Bob Goldman
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Stop me if you've heard this before.

A priest, a rabbi and a kangaroo walk into a bar ...

Oh, you heard it at the office. I'm not surprised. It used to be that if we wanted to hear a bunch of bad jokes, we'd go to a comedy club. Now, all we have to do is go to work.

Take it from Sue Shellenbarger, the Work and Family columnist for The Wall Street Journal. Sue recently published "Secrets of Effective Office Humor." According to columnist Shellenbarger, the ability to make your co-workers laugh can not only help you succeed at your job, it can also get you a job.

It's true! The research proves that "employers like to hire people with a sense of humor." But being funny in the workplace is not all fun and games. "The office can be a comic minefield," Shellenbarger writes. "Making colleagues laugh takes timing, self-confidence -- and the ability to rebound from a blooper."

(I assume Shellenbarger means it is difficult to make people laugh with you. Making people laugh at you is easy, as you proved on your first day on the job.)

Before you consider if it is the right time to tell a joke, you should first decide if it is the right place.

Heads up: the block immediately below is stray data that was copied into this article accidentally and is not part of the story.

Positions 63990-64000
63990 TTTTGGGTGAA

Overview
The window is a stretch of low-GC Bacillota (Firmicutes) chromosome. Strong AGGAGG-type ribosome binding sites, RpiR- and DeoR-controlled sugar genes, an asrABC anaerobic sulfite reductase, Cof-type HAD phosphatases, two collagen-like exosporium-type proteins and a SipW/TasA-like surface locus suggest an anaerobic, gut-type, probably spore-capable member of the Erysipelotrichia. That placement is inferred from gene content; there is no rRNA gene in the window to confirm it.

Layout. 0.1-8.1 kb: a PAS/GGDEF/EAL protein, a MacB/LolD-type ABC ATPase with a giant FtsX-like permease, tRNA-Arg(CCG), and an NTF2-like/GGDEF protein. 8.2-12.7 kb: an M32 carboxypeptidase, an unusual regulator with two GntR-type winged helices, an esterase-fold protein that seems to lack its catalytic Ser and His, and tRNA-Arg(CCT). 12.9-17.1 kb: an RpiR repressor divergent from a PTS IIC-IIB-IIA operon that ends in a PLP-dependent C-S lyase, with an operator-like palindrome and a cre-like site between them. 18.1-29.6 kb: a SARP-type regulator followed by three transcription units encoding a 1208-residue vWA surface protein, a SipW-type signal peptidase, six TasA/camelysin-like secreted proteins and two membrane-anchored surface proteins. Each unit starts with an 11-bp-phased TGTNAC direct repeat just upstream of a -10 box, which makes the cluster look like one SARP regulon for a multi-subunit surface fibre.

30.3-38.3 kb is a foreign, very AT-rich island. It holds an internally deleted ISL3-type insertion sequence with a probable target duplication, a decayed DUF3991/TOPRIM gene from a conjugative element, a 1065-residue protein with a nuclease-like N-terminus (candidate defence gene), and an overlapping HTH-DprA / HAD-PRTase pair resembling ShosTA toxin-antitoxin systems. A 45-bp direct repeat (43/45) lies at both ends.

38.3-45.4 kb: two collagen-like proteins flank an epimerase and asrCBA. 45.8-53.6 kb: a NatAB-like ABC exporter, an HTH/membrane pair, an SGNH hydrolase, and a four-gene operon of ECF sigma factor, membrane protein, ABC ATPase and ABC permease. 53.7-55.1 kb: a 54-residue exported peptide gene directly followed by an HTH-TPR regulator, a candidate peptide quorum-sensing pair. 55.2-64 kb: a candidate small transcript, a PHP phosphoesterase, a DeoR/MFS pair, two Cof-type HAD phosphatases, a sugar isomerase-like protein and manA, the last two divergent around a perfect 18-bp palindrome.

You know that no one is funnier than an insurance actuary. Yet, consider the case of actuarial funster Fred Kilbourne who "cracked a joke in the middle of a serious discussion by a committee on auto-insurance risk, prompting a fellow participant to say, 'You know, we're trying to get something serious done here, and this is not helpful.'"

Poor actuary Kilbourne was shamed into silence. Of course, if this incident happened at your job, everyone would collapse in laughter at the thought that what you are doing is important.

Navigating the dangerous shoals of office humor is a specialty of Michael Kerr, a Calgary, Alberta, humor consultant. "Office jokesters must be ready with a funny comeback if they drop a clunker," he says. "Making sure they deliver it in a warm, non-sarcastic tone." Turning the poorly received witticism back on yourself is Kerr's solution. He suggests language like, "it takes a special human being to do what I just did," or "This is great. I was feeling a little under-stressed today."

That kind of subtle, depreciating humor might work in Canada, but not in the U.S., where workplace success demands that you never admit you made a mistake, especially if you have. I recommend a more outer-directed response, like "Are you hard of hearing, or are you just an idiot?" or "Soviet Russia called; they want their sense of humor back."

Delivered in a warm, friendly tone, these witty comebacks will surely get everyone laughing, though, I have to admit, this technique works best if you're the boss.

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Bob Goldman

Bob Goldman is a business humor writer.

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